A password vault, password manager or password locker is a program that stores usernames and passwords for multiple applications securely, and in an encrypted format. Users can access the vault via a single “master” password. The vault then provides the password for the account they need to access.
Since users have to remember only one password, they’re more likely to use complex passwords that cannot be easily stolen or compromised.
In organizations worldwide, people still use weak passwords, or reuse the same password across multiple accounts. Such practices enable cybercriminals to steal passwords to easily breach enterprise networks. Passwords with privileged access are particularly attractive to cybercriminals, since they can use this one single “key” to access many resources for malicious purposes.
The risks of such attacks increase when organizations don’t properly manage their passwords. A password vault is one way for organizations to minimize the risk of password-based cyberattacks.
A password vault is a key element of Privileged Access Management (PAM). It is ideal for organizations that need to securely protect user accounts in a centralized manner. The application is user-friendly, since users don’t have to remember multiple passwords. It also helps enforce password best practices, and protects the enterprise from outside threats.
PAM is best-suited for enterprises that need to monitor, manage and protect privileged accounts. PAM isolates the control and use of privileged accounts with granular Role-based Access Control (RBAC) to minimize the risks of accidental or malicious credential misuse. PAM also enables organizations to automatically create audit logs, and meet the compliance requirements set forth by GDPR, ISO/IEC 27001, etc.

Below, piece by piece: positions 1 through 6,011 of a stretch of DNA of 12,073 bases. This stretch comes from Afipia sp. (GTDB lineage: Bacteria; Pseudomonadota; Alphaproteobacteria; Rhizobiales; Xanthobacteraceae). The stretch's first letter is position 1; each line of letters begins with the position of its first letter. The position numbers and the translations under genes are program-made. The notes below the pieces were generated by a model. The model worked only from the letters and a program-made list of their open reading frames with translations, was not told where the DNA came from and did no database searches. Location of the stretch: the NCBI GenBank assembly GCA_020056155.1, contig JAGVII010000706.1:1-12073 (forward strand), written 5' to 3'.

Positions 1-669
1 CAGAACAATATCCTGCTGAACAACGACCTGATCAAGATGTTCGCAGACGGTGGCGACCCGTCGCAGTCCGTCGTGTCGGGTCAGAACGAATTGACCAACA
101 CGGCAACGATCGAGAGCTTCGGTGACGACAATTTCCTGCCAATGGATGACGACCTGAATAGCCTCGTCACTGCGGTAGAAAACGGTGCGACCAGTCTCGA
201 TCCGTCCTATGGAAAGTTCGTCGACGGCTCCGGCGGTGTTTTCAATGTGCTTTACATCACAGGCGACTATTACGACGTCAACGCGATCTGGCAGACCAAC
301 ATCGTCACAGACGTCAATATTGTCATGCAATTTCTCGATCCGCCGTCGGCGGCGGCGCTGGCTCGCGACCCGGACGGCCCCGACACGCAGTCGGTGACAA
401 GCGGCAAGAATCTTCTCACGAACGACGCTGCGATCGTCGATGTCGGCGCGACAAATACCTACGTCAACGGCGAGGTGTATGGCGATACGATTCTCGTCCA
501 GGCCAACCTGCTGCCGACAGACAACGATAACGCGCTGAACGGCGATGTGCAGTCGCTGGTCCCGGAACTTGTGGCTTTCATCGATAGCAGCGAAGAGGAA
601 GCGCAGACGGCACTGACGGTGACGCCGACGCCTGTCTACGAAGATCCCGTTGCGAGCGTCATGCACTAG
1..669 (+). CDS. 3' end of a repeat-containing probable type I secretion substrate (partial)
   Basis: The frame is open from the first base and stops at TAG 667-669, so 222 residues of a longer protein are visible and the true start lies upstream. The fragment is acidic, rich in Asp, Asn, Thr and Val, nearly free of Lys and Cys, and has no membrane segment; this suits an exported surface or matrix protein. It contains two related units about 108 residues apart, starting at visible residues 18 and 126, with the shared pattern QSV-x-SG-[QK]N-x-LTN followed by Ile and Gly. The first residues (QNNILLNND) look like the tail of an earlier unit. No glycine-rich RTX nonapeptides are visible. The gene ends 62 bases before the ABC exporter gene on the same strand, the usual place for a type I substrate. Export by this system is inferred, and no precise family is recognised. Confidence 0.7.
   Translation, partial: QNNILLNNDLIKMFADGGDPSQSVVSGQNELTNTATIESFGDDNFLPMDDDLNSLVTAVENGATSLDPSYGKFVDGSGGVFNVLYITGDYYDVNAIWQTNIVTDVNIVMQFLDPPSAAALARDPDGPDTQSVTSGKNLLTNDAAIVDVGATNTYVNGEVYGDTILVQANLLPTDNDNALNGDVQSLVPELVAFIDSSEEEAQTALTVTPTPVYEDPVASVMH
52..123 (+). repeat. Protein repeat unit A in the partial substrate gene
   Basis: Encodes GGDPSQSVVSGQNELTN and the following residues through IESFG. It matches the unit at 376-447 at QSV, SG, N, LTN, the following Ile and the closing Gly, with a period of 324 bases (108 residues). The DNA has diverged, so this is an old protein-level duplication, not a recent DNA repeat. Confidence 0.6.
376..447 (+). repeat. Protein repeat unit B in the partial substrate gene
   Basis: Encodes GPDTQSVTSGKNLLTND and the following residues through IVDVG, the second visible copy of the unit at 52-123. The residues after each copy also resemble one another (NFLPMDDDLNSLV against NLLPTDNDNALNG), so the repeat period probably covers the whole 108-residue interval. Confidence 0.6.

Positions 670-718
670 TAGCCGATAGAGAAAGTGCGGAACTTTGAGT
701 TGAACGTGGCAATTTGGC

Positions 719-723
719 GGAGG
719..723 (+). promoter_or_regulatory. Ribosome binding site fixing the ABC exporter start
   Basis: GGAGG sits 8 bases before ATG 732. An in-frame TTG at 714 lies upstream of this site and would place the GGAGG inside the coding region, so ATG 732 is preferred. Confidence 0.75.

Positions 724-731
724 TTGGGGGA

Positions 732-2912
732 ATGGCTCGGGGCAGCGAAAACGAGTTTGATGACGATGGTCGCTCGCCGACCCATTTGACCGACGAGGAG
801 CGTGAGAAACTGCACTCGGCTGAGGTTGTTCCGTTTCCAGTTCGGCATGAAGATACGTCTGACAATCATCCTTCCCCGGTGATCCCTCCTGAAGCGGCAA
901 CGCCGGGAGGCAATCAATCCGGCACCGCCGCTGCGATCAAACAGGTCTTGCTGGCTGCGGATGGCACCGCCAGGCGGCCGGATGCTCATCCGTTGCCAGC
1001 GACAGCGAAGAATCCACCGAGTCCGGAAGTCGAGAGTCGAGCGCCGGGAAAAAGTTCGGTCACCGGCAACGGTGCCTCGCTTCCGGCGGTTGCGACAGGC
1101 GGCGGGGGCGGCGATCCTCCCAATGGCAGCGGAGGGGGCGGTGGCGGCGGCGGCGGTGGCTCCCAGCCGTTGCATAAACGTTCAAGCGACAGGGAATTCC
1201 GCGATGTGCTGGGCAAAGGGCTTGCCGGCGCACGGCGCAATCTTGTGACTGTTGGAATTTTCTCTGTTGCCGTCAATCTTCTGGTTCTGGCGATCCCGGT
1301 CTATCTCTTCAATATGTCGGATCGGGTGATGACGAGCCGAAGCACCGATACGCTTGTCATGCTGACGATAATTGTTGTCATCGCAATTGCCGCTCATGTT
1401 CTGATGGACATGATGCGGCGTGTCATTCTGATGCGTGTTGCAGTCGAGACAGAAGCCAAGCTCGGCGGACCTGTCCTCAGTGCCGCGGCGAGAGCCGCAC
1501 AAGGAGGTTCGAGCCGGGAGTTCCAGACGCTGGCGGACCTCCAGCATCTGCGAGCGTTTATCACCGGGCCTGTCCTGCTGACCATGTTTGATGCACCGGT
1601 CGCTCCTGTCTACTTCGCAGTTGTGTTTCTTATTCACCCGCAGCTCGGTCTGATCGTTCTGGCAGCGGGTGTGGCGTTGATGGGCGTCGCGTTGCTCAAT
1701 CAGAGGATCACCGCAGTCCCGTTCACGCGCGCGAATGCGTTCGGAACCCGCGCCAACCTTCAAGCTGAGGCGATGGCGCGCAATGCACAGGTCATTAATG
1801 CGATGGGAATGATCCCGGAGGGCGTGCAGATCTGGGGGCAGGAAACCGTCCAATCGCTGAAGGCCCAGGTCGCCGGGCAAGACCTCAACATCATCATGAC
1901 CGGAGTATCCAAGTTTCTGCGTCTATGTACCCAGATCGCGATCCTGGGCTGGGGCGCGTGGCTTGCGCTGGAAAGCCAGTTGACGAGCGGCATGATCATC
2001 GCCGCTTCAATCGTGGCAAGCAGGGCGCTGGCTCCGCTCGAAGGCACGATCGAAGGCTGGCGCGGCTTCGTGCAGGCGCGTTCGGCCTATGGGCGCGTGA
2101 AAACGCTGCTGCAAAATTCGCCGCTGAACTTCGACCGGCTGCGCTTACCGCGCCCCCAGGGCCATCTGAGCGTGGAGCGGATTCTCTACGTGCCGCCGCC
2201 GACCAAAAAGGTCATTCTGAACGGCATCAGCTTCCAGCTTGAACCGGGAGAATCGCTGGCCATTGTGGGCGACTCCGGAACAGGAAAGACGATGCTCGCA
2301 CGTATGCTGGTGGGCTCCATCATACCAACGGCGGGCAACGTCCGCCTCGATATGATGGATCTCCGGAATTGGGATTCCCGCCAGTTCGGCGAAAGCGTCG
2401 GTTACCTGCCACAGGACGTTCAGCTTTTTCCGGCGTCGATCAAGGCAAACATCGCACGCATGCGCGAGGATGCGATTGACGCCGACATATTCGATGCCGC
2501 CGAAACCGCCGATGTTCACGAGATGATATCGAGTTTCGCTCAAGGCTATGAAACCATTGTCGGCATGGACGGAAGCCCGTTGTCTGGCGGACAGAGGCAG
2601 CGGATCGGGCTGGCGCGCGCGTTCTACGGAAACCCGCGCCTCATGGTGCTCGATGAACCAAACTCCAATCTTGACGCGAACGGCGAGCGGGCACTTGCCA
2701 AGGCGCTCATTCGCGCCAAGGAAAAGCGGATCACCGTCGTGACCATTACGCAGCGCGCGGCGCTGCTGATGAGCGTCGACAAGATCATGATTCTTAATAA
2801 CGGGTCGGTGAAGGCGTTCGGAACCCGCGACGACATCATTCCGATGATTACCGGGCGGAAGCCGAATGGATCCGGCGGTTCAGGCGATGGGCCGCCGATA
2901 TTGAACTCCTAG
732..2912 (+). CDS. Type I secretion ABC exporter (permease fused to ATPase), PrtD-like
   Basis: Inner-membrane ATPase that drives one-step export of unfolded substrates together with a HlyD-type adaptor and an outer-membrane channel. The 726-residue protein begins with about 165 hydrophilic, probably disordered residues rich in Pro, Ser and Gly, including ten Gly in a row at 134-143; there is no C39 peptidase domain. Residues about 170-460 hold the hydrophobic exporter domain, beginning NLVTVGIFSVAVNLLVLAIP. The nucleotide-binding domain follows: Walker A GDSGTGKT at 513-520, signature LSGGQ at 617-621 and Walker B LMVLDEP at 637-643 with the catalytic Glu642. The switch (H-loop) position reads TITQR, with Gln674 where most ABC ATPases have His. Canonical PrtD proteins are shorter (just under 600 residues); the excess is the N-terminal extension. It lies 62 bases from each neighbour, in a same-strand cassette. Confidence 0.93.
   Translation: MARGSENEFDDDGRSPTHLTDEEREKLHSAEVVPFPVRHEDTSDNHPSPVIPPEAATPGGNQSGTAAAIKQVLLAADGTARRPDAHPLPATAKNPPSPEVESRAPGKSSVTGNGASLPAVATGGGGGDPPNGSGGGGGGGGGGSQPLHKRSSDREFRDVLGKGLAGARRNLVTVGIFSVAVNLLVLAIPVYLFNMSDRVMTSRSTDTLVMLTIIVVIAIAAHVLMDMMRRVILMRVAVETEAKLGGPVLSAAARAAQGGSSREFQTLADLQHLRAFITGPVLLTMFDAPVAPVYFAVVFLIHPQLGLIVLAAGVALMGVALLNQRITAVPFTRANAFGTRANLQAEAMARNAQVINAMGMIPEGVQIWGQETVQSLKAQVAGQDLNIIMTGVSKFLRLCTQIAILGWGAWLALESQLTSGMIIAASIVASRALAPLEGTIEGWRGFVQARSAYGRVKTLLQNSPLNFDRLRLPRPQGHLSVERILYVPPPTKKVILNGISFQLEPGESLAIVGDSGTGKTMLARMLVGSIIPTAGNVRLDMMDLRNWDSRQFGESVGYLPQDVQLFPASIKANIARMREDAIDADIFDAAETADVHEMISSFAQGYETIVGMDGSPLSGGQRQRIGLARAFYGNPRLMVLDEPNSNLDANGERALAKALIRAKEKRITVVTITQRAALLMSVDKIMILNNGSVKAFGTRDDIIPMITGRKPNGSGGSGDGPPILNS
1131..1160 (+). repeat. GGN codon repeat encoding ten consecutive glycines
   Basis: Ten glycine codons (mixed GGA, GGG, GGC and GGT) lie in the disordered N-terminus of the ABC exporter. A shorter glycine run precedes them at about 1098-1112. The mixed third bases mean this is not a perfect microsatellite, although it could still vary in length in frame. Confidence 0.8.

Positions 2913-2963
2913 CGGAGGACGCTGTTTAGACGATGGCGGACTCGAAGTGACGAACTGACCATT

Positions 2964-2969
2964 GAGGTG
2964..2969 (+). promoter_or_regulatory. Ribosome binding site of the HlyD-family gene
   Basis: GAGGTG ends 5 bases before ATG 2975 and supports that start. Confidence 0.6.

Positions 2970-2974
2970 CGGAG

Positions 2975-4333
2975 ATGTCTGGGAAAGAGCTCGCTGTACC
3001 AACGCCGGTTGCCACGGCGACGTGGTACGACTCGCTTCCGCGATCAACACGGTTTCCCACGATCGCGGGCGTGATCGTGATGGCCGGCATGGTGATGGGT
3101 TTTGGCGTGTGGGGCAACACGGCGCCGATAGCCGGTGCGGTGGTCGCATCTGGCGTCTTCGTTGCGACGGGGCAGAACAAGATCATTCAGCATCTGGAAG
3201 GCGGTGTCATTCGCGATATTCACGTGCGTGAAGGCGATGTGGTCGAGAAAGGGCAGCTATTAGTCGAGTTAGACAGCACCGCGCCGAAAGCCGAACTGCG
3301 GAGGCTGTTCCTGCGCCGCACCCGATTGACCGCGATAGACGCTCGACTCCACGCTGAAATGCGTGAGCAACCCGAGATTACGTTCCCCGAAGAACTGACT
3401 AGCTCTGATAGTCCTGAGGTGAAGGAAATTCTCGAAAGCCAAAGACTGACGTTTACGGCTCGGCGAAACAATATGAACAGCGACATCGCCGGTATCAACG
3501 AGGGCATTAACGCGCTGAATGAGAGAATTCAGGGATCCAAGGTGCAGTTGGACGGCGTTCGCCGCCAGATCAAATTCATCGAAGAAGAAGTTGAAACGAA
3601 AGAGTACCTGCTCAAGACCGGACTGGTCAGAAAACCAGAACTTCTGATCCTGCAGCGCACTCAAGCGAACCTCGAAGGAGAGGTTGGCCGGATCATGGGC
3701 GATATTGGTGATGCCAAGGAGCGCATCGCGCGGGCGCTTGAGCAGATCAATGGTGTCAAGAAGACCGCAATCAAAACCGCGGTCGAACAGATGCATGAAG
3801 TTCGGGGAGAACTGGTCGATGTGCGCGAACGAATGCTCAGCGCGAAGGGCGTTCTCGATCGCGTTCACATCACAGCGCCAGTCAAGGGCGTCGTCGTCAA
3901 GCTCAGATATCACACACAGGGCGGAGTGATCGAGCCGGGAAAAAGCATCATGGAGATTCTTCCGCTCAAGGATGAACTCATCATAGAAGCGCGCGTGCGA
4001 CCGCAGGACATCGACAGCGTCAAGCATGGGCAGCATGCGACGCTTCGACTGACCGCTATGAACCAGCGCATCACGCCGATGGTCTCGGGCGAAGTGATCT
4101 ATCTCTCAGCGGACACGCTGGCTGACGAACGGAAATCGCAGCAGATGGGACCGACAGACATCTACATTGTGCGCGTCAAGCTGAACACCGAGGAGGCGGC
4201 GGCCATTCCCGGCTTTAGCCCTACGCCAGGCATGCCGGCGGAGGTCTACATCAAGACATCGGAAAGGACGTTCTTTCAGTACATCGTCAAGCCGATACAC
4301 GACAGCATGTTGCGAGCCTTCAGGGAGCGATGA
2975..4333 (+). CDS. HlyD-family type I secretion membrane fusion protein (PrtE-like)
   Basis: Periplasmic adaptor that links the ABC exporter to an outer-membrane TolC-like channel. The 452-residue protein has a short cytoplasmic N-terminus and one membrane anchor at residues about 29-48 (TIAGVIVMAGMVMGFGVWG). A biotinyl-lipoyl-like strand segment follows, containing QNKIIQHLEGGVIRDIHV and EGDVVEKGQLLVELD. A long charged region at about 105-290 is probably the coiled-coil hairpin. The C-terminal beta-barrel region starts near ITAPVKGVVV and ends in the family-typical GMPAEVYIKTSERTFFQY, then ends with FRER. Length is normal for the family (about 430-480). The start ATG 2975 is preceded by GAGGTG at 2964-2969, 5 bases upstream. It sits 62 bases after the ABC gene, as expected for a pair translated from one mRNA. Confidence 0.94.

PAM consists of a password manager, an access manager to manage user access, and a session manager to detect, prevent and terminate suspicious activities. When implemented as part of a broader cybersecurity strategy, PAM can reduce the overall attack surface, and mitigate security risks.
The average cost of a data breach due to compromised credentials is $4.37 million. To prevent such catastrophes, organizations need better ways to store their passwords. Here’s where a password vault comes in.
Safely store enterprise passwords. A password vault is a secure way to manage and store enterprise passwords. Some vaults can auto-generate strong, secure and unique passwords to protect applications.
User-friendly. Users don’t have to remember multiple passwords to log into multiple accounts, just the one strong master password that unlocks the vault.
Prevent account compromise and data breaches. Passwords are randomly generated, making them much more difficult to hack, and protecting accounts from credential abuse or breaches.
Easy password resets. It’s easy to reset or change passwords if an account is hacked or if a password is compromised.